Tuesday, May 29, 2012

Dark Shadows

Like a creepy Rip Van Winkle, Barnabas Collins wakes from a 200-year-long sleep into 1972 in Tim Burton's latest film.
Inhabited by Johnny Depp, we're treated to a different kind of Barnabas Collins, and a different kind of vampire. He's very thirsty, as you can imagine, and in his first awakening scene, we see him devour the blood of the crew that discovers him. But he's not as crass as you might think this act would make him. He's a snob, he's an aristocrat. He's, well, a gentleman.
Barnabas is a breath-of-fresh-air even though the air around him is rather old, in that he's different from this flower-power, hippie world he's found himself in. He tells the truth, unlike every single member of the family in his dilapidated mansion. The only one who can match him in this world, and this film, is Michelle Pfeiffer, who still has this unearthly beautiful look about her, and who looks almost as stiff as that guy in the coffin.
The movie isn't quite up to the level of these two fine performances. Burton keeps hammering at us that it's the early '70's by throwing music at us from the times, like the incongruous pairings of Top of the World (Carpenters) with No More Mister Nice Guy (Alice Cooper). Plus, he throws in things like lava lamps, disco balls, and mini-skirts, none of which has anything to do with moving the plot along. There is a story here, but it's lost in Barnabas' meanderings throughout what used to be his world.
You'd think Burton would know how to set up a joke, and finish it off. He does neither well here. Lines are just thrown about, and laughs rarely follow. Still, how Depp delivers a line is immaculate. He caresses every word, as if it's his last. He's almost an old English gentleman, and everybody loves him for it. Never mind that he leaves a trail of blood wherever he goes.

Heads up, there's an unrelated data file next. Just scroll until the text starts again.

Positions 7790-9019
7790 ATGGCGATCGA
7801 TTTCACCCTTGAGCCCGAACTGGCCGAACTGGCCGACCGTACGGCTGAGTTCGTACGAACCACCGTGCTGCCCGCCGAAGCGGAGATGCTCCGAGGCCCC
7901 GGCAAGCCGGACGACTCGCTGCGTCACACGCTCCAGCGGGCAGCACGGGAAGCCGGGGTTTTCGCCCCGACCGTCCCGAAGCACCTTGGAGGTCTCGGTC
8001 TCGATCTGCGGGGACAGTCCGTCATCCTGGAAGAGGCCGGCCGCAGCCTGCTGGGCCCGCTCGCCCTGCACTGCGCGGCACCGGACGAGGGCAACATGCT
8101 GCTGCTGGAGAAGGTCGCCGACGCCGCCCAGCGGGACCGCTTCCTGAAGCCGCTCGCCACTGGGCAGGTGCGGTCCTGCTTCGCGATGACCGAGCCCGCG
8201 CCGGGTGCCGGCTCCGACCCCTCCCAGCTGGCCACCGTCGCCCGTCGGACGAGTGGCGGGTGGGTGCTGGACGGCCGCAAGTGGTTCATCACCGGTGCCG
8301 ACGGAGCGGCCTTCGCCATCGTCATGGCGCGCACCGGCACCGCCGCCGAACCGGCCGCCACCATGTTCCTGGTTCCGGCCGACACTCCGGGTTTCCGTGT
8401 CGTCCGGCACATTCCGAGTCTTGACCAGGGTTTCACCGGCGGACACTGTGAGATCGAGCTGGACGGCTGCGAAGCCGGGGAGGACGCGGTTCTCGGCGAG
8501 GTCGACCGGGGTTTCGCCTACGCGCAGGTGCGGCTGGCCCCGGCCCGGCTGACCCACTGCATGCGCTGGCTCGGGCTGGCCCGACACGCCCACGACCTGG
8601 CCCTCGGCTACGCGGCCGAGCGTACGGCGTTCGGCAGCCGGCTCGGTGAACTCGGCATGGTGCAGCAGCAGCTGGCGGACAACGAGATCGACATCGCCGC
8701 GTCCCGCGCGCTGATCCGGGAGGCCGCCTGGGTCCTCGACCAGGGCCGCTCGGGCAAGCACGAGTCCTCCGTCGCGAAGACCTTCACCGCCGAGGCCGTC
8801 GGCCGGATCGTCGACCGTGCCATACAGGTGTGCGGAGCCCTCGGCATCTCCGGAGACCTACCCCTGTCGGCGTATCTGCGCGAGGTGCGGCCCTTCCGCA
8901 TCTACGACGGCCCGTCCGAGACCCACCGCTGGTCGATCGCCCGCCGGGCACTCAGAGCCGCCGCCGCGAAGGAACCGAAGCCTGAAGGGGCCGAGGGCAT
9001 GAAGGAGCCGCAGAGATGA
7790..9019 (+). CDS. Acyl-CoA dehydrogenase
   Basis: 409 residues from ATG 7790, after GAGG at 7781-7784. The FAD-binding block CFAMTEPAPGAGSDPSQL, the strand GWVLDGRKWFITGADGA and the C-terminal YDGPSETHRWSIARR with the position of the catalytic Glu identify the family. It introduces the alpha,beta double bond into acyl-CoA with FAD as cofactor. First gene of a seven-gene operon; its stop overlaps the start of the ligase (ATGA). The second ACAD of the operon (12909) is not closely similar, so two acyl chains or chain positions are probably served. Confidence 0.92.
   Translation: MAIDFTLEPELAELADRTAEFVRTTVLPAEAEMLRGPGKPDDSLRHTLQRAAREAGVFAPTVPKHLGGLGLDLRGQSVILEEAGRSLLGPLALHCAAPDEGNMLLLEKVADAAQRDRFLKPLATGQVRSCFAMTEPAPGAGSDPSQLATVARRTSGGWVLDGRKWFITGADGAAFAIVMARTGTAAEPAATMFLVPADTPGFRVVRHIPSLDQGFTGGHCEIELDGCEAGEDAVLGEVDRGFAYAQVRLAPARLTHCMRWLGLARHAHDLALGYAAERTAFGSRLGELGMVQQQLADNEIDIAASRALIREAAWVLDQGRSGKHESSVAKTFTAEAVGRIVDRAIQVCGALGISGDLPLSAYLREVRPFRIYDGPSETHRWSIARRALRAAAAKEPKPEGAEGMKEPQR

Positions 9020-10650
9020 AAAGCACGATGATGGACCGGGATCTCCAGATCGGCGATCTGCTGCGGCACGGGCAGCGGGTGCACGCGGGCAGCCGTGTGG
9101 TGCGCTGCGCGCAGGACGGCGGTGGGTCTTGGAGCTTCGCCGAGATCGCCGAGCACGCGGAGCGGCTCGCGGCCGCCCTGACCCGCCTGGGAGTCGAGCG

I should also mention that I do like Eva Green's impersonation of a witch. Delightfully, deliciously evil. And a good match for the innocence and good of Barnabas Collins.
Thumb's up for another amazing transformation by Johnny Depp. His Barnabas Collins doesn't at all remind you of Jonathan Frid, who has a small cameo here (right before he died, sadly), but is endearing and fresh.

Monday, May 21, 2012


Bernie is a bizarre little movie calling together some very good and some great talents. What’s even more bizarre is that it’s based on a true story. If you don’t want to know the “secret” of the film, don’t read the next several paragraphs. Bernie Tiede (Jack Black) is an assistant funeral director in the small and rural town of Carthage, Texas. Everybody loves Bernie. The guy was everywhere: teaching Sunday school, singing in the church choir, directing school plays. It came as no surprise to everyone when he befriended Marjorie Nugent (Shirley MacLaine), a widow who lost her husband recently, but who was as sour on life as she was rich. People figured Marjorie got the best part of this friendship until Bernie killed her. Bernie was able to hide the body until the sheriff (Matthew McConaughey), Marjorie’s estranged sister, and Marjorie’s stockbroker found the body five months later. Everyone who has reviewed the film says this is Jack Black’s best acting, because he plays it straight and earnest. I mean, who wouldn’t like Bernie as portrayed as Jack Black? It seems the little town couldn’t do without him, and was loathe, even after a confession, to believe ill of him, even to this day. The charming thing about the movie is that it’s narrated by interviews with townspeople. Most of them are irascible and funny in their own right. Some of the real residents of Carthage provided their own commentary on the events. Shirley MacLaine – well, she’s a legend. Just look at that face, and you’ll see more emotions than Theda Bara could express. She has very little dialogue, but you know exactly what she’s feeling in each scene. Amazing. I found the story rather tedious but still I was curious to see what was going to happen. I think the latter is due to fine acting rather than a scintillating screenplay. This is a small film: the budget was only $6 million. If you “know” anything at all about small towns and find that kind of humor funny, it’s almost a laugh-a-minute. For the rest of us, it’s repetitious and slow in parts. Still, I would have to give it a thumb’s up, just because it’s such a different little film.